Thursday, March 01, 2007

The French Connection and the Nature of Piquant Irony

I admire players who have discovered the openings suited to their style and stay faithful to them all their lives. They acquire a depth of knowledge that prevents them from collapsing in a heap at the latest theoretical innovation from the umpteenth openings database.

The trouble with me (a muddle-aged chess player), and I suspect most young players, is that I do not stick with an opening or defence long enough to understand its essence. If I lose or get a difficult game, I look elsewhere for redemption. If only I can find the perfect opening or defence I will not be put into difficult positions. But hang on a minute. Isn’t the point of chess that you will be in a difficult position? You have to fight and overcome your opponent, who is trying to do you over. And in case you haven’t noticed, there’s not much perfection in our imperfect world. The perfect opening or defence doesn’t really exist, despite what Mr Fischer once so loudly proclaimed.

The Bot has explained the key to success in chess, as getting to the essence of a position. Then and only then will your analysis be sound. The same is true of openings and defences. Botvinnik is right of course, but that’s no reason to follow his advice. After all, we are human, and therefore prone to acts of the gravest irrationality – like not listening to the great Bot.

One of my finest acts of irrationality, is to play openings or defences that do not suit my style (whatever that is; at 54 I am still working on it) but which I find attractive. They appeal to my aesthetics, or I hope to surprise an opponent, or worse, they are recommended by the latest opening’s guru (and especially by his or her publisher). As a result I fall flat on my still modest derriere, cursing myself for being such an idiot.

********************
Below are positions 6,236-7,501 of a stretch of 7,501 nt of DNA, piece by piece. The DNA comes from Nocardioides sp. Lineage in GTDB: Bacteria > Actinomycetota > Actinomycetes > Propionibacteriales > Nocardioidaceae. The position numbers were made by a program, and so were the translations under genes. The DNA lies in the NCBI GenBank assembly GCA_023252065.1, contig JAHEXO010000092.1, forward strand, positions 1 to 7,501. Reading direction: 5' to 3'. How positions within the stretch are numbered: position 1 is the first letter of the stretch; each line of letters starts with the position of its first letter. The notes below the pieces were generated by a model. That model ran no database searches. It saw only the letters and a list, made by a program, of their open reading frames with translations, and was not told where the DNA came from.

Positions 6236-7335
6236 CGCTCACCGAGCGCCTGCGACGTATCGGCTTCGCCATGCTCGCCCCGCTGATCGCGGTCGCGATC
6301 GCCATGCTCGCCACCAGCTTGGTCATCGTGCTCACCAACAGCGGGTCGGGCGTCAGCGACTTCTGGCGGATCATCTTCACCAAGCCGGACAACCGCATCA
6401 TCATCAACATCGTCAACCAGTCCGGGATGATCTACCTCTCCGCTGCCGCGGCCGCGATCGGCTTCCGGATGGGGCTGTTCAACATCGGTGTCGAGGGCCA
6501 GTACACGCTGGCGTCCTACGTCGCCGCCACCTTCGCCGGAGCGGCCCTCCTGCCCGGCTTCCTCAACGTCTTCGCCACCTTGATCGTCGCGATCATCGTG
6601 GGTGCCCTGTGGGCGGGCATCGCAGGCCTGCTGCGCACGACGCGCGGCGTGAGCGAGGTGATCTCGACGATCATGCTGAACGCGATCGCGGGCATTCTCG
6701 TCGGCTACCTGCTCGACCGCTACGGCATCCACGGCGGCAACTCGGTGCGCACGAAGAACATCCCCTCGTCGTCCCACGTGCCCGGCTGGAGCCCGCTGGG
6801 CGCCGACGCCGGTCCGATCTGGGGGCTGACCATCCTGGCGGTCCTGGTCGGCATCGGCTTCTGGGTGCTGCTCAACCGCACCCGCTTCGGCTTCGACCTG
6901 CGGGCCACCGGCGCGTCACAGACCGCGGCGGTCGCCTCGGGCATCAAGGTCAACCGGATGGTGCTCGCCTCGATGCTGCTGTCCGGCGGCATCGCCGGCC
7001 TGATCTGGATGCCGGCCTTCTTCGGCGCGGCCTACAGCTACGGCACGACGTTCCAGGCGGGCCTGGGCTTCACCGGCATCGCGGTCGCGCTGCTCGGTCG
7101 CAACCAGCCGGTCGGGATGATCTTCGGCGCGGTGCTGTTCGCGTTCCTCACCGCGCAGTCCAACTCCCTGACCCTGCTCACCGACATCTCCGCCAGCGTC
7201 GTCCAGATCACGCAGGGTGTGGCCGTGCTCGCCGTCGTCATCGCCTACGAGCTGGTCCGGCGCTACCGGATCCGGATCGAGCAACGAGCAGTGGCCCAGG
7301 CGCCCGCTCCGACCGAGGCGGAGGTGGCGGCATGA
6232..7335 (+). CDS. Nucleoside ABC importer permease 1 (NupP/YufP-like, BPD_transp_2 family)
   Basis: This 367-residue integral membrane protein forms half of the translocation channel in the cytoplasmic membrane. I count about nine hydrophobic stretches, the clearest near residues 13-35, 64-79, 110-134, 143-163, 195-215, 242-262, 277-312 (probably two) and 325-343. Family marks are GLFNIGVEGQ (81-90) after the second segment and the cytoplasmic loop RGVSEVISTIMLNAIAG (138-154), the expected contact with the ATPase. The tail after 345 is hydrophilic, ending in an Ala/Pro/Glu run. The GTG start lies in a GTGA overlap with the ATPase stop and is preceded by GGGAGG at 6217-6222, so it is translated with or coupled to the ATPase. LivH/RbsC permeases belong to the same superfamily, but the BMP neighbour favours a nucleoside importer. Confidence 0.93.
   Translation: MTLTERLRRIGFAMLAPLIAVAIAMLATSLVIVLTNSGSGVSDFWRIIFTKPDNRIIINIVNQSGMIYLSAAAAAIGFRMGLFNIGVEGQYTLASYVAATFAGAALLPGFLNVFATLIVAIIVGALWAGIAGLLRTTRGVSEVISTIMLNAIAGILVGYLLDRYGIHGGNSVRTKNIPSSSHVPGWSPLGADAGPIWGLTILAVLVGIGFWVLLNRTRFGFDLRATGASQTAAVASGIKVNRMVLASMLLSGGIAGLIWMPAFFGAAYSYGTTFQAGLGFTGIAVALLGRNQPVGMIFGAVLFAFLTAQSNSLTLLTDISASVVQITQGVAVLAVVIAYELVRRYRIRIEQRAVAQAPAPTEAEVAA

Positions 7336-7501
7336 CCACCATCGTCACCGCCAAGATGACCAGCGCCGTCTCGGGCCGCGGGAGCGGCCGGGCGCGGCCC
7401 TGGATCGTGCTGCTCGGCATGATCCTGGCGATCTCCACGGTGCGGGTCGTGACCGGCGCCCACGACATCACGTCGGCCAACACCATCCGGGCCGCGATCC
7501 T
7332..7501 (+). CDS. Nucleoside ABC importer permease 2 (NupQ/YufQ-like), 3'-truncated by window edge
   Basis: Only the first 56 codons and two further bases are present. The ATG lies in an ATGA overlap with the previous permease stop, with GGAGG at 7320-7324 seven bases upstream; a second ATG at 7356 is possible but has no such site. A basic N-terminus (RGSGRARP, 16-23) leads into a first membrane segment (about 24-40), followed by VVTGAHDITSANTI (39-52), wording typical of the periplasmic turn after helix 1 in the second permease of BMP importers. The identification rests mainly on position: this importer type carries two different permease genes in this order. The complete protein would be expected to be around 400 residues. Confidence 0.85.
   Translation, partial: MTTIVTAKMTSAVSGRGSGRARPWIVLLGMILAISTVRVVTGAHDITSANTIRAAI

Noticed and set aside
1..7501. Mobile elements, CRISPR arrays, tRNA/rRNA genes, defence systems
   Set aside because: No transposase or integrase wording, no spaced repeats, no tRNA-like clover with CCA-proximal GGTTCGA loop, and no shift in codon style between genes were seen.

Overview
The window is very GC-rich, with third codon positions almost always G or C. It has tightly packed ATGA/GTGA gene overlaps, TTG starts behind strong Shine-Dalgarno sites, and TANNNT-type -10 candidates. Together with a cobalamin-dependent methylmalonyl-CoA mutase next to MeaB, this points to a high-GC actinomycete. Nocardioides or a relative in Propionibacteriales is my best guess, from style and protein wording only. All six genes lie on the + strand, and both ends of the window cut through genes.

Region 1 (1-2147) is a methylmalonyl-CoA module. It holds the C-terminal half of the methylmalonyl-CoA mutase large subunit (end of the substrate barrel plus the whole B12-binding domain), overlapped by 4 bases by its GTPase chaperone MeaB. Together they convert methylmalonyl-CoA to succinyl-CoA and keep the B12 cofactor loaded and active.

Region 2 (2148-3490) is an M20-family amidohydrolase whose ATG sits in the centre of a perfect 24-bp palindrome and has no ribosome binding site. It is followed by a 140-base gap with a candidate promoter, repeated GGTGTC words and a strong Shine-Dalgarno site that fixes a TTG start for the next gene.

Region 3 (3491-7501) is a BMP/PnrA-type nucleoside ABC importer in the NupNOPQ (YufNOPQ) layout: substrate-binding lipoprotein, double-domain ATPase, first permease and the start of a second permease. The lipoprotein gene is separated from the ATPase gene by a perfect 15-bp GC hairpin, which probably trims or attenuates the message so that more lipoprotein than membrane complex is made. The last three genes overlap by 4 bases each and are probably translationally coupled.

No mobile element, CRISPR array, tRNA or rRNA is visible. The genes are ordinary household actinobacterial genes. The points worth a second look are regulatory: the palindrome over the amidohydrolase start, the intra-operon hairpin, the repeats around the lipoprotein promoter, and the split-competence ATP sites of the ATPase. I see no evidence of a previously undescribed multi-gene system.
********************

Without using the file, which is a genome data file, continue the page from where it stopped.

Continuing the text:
How lucky then, to have discovered about 15 years ago, that I like the French Defence, and can actually play it well enough to survive the opening and make it into the middle-game with a playable position. I like the complexity and counter-attacking nature of the French, and even when I have lost with it, I have given a good account of myself, ‘going down swinging’. The French gives you an anchor in the centre and enables you to shift to the attack in the complexities that inevitably arise. Great attacking players (Fischer, Tal) have had difficulties with it; stupendously talented players like Nimzovich, Alekhine, Capablanca, and even the great Bot himself, have relied on it; contemporary players like Short, Korchnoi, Vaganian, Dreev, Yusupov use it. The greatest player of the French, its most loyal paramour, is Uhlmann, who has played it all his professional life.

The other amazing thing about the French, is that I somehow I can understand its main themes. I can reach a level of comprehension denied to me in other defences against e4, such as the Sicilian or Pirc. Finally I had a defence I both liked and which seemed to suit my evolving style – which is attacking or counterattacking (with a sprinkling of the bizarre). Thus I play it with confidence. I can honestly say, there is no other opening or defence with which I have lost with greater confidence. Sarcasm aside (I am a foundation member of the ‘Coalition of the Sarcastic’), I do reasonably well with it across the board or in correspondence chess, and like the Vienna, it has become a staple of my chess diet.

The Bot was right. He always is. I bet even God has to listen to him when it comes to chess.